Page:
Yet, audiences will still come away liking the man. And credit for such a feat must be first given to Michael Fassbender. Despite bearing little physical resemblance or even shared mannerisms to the actual Steve Jobs—a quality that Boyle commendably chose not to hide with ridiculous pieces of prosthetics—Fassbender gives a tour de force performance by embodying his essence.
Fassbender is in every single scene of the movie with more Sorkin dialogue than entire seasons of The Newsroom and The West Wing combined. But Fassbender still makes it look effortless as he both captivates and emulates the same reality distortion field Jobs was so infamously credited with creating. In spite of Jobs being a bastard to every other character in the movie, he and Fassbender both spin a dizzying fantasy so seductive that we get ensnared in Jobs’ techno-idealism and with the conceit that Fassbender really is one of the most photographed men of the 20th and 21st centuries.
This will be the performance that makes Fassbender a household name, even if it might prove too pitch black for the Academy.
The rest of the cast impresses well enough. Winslet is predictably unflappable, even with a shaky Polish accent, and Rogen is quite good as Woz, the gentle best friend Steve keeps kicking down to a breaking point. However, the real emotional standout is Daniels as John Sculley, the would-be father figure that Jobs brought into Apple and who the company’s zealots would say then betrayed the genius like Judas in the Garden of Gethsemane.
For the film’s most extended flashback, Boyle’s account for Jobs’ banishment from the company takes on a sinister noir slant of Dutch angles and pitiless shadows. Still, one instantly realizes Sorkin sympathizes with Sculley. It is difficult being a mere mortal standing next to a genius’ sun, especially when that genius wants to snuff out your own light. This version of Jobs is probably wrong to raise a hand at his false father, and it does indeed end in over a decade of exile. But it’s also the strongest thread of a movie that constantly flirts with tragedy but only consummates it here.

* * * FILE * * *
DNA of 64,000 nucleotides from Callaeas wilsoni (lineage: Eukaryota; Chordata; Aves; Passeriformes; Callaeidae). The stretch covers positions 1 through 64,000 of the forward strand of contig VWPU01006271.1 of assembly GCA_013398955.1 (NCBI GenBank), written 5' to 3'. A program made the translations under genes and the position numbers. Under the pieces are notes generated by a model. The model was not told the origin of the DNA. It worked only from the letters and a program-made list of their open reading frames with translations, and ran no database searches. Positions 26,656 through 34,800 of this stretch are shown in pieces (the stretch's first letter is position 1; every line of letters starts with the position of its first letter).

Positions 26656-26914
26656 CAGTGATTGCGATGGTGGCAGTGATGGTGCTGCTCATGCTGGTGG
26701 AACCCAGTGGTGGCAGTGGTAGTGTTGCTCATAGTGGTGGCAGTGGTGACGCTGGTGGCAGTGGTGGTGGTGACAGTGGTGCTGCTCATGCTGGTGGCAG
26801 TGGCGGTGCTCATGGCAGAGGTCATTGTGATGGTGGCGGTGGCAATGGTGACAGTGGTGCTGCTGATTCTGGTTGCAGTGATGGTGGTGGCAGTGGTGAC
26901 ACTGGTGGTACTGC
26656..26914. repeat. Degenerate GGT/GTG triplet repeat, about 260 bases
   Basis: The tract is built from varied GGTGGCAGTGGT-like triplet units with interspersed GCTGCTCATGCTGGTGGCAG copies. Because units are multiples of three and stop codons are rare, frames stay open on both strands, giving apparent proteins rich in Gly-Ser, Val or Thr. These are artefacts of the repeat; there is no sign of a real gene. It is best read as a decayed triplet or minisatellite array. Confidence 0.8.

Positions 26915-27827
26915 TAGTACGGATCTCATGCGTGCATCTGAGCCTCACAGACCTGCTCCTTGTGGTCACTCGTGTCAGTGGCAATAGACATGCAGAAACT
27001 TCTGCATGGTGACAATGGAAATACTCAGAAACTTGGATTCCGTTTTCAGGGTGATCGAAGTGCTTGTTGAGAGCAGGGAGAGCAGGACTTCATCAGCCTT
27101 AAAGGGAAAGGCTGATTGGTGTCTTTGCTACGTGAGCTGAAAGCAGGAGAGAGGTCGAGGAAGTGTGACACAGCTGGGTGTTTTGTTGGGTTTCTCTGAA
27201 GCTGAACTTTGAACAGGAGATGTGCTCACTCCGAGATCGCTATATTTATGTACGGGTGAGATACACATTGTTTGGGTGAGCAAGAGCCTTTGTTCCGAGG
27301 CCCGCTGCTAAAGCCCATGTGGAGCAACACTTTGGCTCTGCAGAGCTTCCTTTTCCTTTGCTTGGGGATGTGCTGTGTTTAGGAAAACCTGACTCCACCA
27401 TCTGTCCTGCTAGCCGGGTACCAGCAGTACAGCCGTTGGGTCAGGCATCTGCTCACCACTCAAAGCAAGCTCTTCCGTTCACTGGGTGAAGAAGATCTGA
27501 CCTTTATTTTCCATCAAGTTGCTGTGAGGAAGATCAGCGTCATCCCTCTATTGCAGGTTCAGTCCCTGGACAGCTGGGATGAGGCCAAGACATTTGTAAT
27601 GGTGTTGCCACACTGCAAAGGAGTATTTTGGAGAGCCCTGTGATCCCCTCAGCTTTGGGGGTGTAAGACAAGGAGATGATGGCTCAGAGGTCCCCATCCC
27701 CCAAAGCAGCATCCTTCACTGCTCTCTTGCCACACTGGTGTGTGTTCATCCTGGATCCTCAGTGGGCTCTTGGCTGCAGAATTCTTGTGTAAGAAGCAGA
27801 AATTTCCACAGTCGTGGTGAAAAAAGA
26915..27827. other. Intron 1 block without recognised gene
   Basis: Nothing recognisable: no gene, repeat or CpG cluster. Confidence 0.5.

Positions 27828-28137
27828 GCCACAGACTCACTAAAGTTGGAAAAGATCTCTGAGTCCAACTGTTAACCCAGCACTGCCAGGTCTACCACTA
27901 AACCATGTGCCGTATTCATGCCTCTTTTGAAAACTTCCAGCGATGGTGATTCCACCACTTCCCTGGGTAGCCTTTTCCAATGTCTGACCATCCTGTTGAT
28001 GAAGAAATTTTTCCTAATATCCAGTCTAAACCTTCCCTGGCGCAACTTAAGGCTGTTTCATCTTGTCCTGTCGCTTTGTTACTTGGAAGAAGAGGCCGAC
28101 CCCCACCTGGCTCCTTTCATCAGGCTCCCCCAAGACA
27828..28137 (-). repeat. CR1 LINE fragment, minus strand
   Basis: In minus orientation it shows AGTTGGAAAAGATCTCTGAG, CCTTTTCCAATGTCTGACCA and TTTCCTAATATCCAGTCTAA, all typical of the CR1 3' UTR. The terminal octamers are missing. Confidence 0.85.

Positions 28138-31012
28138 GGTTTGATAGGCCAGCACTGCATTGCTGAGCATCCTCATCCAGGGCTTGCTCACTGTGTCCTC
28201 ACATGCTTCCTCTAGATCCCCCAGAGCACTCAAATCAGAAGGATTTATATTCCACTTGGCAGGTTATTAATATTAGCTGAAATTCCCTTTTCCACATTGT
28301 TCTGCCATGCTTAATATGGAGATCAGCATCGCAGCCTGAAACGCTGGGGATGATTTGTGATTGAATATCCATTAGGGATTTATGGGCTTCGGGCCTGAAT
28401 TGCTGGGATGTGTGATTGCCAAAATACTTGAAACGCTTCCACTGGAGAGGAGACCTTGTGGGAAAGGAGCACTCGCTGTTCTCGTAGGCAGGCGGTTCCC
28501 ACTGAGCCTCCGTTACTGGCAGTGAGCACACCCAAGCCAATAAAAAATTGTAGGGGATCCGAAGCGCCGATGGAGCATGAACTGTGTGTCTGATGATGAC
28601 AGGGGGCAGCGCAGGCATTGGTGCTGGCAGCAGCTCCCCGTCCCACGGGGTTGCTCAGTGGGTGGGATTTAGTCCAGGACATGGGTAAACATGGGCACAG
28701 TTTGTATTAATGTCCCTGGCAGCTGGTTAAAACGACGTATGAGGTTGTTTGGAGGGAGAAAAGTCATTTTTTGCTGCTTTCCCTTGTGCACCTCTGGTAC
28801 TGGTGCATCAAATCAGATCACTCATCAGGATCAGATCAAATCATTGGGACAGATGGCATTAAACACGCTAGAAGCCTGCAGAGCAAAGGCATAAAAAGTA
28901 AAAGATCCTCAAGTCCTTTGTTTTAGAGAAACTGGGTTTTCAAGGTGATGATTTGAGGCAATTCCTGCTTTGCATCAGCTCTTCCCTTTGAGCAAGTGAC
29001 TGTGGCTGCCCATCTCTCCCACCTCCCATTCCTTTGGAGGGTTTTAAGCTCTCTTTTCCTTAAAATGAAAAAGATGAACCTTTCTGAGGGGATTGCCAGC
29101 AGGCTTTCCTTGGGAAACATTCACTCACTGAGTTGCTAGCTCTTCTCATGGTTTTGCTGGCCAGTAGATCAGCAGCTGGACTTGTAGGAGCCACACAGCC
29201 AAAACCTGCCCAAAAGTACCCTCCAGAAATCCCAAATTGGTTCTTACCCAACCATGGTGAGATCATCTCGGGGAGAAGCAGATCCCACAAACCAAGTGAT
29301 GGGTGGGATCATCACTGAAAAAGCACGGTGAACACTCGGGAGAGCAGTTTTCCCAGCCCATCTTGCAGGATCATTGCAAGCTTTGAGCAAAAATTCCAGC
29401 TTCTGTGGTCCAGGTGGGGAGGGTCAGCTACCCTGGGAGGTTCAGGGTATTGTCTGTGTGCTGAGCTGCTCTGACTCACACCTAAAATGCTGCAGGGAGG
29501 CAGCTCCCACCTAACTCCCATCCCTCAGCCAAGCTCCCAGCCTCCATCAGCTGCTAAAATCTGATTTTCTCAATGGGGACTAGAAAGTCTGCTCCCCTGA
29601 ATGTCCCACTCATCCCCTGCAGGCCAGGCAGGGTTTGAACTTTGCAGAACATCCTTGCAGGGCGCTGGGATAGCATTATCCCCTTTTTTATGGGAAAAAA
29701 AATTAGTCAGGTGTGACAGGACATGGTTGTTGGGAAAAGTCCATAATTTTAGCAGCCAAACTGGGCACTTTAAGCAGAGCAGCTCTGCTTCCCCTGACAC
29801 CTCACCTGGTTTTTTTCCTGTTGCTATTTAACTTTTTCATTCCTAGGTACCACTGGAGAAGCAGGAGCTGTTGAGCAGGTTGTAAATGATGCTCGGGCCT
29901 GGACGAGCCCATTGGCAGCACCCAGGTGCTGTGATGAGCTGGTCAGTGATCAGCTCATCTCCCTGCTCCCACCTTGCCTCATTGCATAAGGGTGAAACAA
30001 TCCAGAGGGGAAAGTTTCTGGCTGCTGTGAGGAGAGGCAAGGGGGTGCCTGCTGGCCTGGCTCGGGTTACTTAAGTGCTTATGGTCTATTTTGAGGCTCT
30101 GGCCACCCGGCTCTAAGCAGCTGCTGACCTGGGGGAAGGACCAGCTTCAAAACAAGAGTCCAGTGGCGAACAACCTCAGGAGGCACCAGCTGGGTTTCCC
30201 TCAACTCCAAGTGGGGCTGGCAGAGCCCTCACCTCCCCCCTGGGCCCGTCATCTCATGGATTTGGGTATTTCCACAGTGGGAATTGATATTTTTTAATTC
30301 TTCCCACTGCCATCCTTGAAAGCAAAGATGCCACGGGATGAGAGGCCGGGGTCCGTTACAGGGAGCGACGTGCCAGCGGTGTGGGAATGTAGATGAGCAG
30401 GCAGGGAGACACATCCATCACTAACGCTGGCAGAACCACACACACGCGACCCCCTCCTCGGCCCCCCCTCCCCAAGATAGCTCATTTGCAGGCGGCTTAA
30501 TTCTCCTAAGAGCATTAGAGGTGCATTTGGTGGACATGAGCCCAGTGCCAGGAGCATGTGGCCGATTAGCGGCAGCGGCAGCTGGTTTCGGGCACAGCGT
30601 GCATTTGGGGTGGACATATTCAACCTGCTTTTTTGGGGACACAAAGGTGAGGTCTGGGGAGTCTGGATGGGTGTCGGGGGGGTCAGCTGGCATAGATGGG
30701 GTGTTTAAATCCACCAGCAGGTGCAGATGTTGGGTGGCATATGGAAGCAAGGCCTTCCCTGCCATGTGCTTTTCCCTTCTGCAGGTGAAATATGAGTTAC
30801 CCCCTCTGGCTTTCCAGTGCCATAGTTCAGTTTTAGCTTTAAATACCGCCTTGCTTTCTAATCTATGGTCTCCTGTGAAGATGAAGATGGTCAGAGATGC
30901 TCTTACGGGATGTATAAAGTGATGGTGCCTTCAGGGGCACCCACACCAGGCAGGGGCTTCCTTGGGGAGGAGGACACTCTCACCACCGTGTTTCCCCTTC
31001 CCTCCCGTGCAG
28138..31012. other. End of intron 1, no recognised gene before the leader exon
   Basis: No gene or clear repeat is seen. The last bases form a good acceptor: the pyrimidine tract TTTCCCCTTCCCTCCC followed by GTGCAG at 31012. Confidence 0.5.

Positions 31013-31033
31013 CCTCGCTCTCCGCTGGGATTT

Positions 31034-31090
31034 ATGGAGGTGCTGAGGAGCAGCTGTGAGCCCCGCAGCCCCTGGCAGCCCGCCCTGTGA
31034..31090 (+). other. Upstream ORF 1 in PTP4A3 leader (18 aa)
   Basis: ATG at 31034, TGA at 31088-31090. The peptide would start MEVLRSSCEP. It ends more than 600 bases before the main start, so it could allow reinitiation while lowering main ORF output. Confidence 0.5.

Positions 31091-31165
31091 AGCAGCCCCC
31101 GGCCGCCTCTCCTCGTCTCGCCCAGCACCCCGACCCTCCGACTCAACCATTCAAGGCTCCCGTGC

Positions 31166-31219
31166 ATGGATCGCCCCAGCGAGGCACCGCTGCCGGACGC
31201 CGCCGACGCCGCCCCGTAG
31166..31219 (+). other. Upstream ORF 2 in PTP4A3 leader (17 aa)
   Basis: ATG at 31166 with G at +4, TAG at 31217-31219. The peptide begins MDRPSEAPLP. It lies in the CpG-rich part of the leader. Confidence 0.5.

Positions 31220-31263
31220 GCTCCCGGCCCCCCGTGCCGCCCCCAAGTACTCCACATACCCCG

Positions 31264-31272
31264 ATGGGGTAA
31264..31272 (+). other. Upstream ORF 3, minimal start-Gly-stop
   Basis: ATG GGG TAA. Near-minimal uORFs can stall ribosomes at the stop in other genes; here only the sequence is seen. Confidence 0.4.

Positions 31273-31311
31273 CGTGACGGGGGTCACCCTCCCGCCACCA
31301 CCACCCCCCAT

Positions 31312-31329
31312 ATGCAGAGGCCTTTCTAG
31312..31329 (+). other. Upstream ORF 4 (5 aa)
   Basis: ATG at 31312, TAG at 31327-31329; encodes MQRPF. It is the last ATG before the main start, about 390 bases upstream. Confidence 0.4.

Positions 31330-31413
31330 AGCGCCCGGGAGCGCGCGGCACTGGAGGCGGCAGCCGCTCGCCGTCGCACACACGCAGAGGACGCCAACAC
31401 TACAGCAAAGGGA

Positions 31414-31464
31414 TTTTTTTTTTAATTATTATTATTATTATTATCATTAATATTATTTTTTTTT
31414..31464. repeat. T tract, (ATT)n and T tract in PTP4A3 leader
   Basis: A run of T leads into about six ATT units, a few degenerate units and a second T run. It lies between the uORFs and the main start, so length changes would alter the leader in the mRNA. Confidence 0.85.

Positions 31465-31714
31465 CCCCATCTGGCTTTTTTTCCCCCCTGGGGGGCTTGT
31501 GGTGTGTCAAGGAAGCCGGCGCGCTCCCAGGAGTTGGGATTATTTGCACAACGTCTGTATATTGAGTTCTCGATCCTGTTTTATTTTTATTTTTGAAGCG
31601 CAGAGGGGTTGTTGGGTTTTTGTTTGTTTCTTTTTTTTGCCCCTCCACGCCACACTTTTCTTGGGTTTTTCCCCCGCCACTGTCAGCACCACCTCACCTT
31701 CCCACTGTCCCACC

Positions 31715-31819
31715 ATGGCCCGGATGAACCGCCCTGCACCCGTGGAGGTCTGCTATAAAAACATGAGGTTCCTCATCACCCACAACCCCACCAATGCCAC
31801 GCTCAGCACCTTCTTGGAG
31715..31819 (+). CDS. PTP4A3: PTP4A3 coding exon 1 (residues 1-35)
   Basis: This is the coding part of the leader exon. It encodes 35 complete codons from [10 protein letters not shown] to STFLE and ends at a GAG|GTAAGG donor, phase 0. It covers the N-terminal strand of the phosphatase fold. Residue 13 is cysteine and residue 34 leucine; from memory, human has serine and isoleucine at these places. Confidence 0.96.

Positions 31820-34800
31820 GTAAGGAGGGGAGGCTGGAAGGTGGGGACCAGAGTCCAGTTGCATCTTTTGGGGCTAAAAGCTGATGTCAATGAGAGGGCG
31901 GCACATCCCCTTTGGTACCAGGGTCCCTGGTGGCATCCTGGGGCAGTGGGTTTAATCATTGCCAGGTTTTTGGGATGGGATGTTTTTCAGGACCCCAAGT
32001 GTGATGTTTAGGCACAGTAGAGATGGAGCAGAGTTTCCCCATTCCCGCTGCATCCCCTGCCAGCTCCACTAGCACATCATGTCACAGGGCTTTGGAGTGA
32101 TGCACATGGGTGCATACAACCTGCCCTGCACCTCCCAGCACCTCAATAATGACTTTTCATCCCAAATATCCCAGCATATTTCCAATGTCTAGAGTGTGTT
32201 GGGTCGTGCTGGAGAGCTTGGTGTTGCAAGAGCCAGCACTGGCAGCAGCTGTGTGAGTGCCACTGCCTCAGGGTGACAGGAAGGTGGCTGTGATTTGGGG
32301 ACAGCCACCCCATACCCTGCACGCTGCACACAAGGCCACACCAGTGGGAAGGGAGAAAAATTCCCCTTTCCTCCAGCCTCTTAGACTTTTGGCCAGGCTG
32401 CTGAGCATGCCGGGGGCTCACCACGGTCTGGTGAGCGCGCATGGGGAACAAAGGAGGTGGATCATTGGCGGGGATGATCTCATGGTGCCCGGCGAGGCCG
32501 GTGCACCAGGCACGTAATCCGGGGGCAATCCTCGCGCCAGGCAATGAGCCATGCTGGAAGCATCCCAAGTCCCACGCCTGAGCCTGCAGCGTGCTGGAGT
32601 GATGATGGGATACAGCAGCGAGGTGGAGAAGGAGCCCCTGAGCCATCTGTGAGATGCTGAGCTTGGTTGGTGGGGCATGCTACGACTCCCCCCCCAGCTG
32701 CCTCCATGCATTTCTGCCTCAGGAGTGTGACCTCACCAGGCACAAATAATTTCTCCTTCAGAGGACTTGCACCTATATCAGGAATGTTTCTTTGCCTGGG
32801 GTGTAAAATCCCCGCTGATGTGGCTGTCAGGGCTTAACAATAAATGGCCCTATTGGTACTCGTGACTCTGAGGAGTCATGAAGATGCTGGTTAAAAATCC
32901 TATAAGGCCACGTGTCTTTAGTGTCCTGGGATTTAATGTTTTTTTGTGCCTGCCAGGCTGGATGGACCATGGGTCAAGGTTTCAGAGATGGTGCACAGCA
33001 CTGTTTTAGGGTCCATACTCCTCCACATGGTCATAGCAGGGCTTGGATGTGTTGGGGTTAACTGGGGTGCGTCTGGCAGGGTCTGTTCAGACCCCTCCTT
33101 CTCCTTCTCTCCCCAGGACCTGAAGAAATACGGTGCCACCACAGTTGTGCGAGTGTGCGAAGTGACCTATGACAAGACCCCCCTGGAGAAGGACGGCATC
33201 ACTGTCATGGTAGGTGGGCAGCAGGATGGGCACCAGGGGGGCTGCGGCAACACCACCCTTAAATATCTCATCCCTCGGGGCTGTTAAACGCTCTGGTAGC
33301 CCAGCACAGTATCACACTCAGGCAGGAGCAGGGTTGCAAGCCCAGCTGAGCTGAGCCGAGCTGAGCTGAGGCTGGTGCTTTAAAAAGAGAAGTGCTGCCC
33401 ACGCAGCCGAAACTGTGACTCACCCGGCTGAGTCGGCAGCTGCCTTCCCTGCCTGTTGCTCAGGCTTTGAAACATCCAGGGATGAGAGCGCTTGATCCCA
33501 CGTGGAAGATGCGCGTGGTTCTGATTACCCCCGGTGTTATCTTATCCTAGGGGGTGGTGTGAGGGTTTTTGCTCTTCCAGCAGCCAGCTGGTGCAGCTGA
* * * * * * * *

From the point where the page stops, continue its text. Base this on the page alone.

The movie’s other real anchor remains the daughter Jobs left behind for most of her childhood. It’s the great failing that many suspect cost Jobs a “Man of the Year” title in Time Magazine in 1984. And it might seem curiously harsh to make that the centerpiece of the film. Yet along with the crocodile tears for Sculley or even Wozniak, it proves a point about Jobs’ charisma and cultural influence: even with this knowledge of massive personal failing, we marvel at him anyway. It’s the real-life inexplicable inverse to The Social Network’s Zuckerberg, who is reassured he’s not an asshole at that film’s end. Jobs certainly is one, and like everyone else in the film we cannot help but admire him all the more.
Ultimately, this is a film of paradoxes. Jobs could inspire worship but still loved to torment employees and friends; he became a ruthless billionaire CEO but dreamed of being a counterculture artist; he never engineered his computers but is not inaccurately credited with changing the world; and he revolutionized almost every form of business but never figured out how to connect to his first daughter.
Steve Jobs nestles into the ethical conundrum of deifying such a man almost to an indulgent degree. The film is not precisely perfect like Network and strangely can feel stage-bound in spite of its original script, but the force of the reality distortion field is strong with this one. In fact, it can ignore huge swaths of Jobs’ life that would enormously aid in audience sympathy—such as saving Pixar or having three loved children in a later healthy marriage—and still somehow makes him every bit worth his myth.
Steve Jobs is both horror and hagiography. It turns out those things are not binary.